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Thursday Morning Roundup

by Stephen Becker 18 Apr 2013 7:47 AM

Today in the roundup: Fairmont Dallas’ new resident artist, reviewing Undermain Theatre’s ‘The Ghost Sonata,’ and Main St. Fort Worth Arts Festival by the numbers.



MOVING IN: Riley Holloway, a multimedia artist from Arlington, has been named the Fairmont Dallas’ new artist in residence. Holloway will live at the hotel from April-June, creating work for a solo exhibition to be held in the hotel gallery at the end of the residence. He’s studied motion graphics at the Art Institute of Dallas as well as portrait painting at the Florence Academy of Art. You can see what he’s working on in the Artist in Residence studio located on the O level of the hotel weekdays from 3-7 p.m. Not familiar with the Fairmont program? Circle back to Jerome’s story on it from 2011.

SEEING GHOSTS: Undermain Theatre is currently staging The Ghost Sonata – August Strindberg’s “dream play” in which a young man confronts a whole host of demons when he enters a mysterious house. It’s considered one of the most influential plays of all-time. So does Undermain do it justice? “It’s the height of elegance,” Lawson Taitte writes on “You might well still find it confusing, even baffling, but you’ll be fascinated anyway.” M. Lance Lusk was particularly pleased with Patrick Kelly’s direction. “His vision of Strindberg’s dense and complicated play captures all of the lovely, ethereal qualities that have made it great,” Lusk writes on Front Row. “He uses a new translation by Paul Walsh that is a bit colloquial at times, but this takes nothing away from the exceptional performances by the entire cast, and the breathtaking look and aesthetic of the play.” Catch it through May 11.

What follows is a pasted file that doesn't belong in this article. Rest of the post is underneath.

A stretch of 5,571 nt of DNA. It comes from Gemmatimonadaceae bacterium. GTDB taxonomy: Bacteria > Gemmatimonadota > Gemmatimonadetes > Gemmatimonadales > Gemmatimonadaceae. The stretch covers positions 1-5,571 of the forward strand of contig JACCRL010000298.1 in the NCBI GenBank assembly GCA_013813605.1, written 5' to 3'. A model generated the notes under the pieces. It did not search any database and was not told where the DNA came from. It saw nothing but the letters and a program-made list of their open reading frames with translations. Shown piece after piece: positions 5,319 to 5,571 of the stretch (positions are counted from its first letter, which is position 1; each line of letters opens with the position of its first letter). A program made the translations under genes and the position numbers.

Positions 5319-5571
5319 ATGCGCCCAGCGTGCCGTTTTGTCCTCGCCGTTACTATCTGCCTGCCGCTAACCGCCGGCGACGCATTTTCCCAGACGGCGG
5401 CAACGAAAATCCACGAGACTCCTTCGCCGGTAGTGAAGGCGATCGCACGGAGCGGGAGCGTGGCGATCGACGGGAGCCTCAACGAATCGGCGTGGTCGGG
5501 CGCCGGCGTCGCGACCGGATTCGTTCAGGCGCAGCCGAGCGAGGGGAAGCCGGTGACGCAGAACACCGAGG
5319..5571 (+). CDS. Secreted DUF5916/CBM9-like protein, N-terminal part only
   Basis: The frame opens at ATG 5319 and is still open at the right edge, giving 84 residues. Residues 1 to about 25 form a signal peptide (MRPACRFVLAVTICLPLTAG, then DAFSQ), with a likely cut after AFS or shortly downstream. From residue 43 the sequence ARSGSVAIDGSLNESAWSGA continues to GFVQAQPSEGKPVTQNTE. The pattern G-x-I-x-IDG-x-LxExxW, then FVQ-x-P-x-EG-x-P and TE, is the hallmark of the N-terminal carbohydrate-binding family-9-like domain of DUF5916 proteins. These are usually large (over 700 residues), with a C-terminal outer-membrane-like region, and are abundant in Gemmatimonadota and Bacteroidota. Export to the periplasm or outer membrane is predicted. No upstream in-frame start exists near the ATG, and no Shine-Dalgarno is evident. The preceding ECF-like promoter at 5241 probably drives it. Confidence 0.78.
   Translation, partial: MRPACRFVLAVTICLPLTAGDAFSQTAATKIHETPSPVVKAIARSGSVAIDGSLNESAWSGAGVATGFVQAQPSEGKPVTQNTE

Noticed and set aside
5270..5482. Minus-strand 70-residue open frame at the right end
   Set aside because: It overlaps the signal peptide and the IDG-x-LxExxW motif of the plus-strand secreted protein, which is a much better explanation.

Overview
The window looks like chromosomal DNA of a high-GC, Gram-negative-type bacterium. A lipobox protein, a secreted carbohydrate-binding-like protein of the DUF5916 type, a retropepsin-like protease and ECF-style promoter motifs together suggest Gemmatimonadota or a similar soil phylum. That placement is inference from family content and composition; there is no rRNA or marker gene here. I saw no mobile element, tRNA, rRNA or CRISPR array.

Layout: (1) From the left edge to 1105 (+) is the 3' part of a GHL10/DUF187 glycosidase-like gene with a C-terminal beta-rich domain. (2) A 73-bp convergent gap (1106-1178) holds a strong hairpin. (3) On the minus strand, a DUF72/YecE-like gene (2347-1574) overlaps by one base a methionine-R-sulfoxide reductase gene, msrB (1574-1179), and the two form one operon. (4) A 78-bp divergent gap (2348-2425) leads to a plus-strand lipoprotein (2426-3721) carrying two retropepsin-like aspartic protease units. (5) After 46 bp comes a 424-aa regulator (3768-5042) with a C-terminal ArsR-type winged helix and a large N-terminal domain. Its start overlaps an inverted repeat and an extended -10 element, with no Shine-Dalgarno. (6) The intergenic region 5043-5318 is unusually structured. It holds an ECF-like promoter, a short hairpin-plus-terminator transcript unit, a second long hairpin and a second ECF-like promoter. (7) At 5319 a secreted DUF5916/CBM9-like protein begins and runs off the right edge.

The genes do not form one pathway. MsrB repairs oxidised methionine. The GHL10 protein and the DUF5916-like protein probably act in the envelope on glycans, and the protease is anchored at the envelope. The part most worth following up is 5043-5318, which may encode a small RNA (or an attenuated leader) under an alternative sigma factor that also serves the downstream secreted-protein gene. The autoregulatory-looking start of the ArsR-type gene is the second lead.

BY THE NUMBERS: If you’re heading over to the Main St. Fort Worth Arts Festival this weekend, definitely take a look at’s massive preview. It looks at the artists, food and drink and music on tap. And it also gathers some numbers that show the money Main St. brings to the city. Specifically: $18 million, which was the overall economic impact for 2012’s festival. Also notable – festivalgoers spent $13 million last year on food, crafts and services.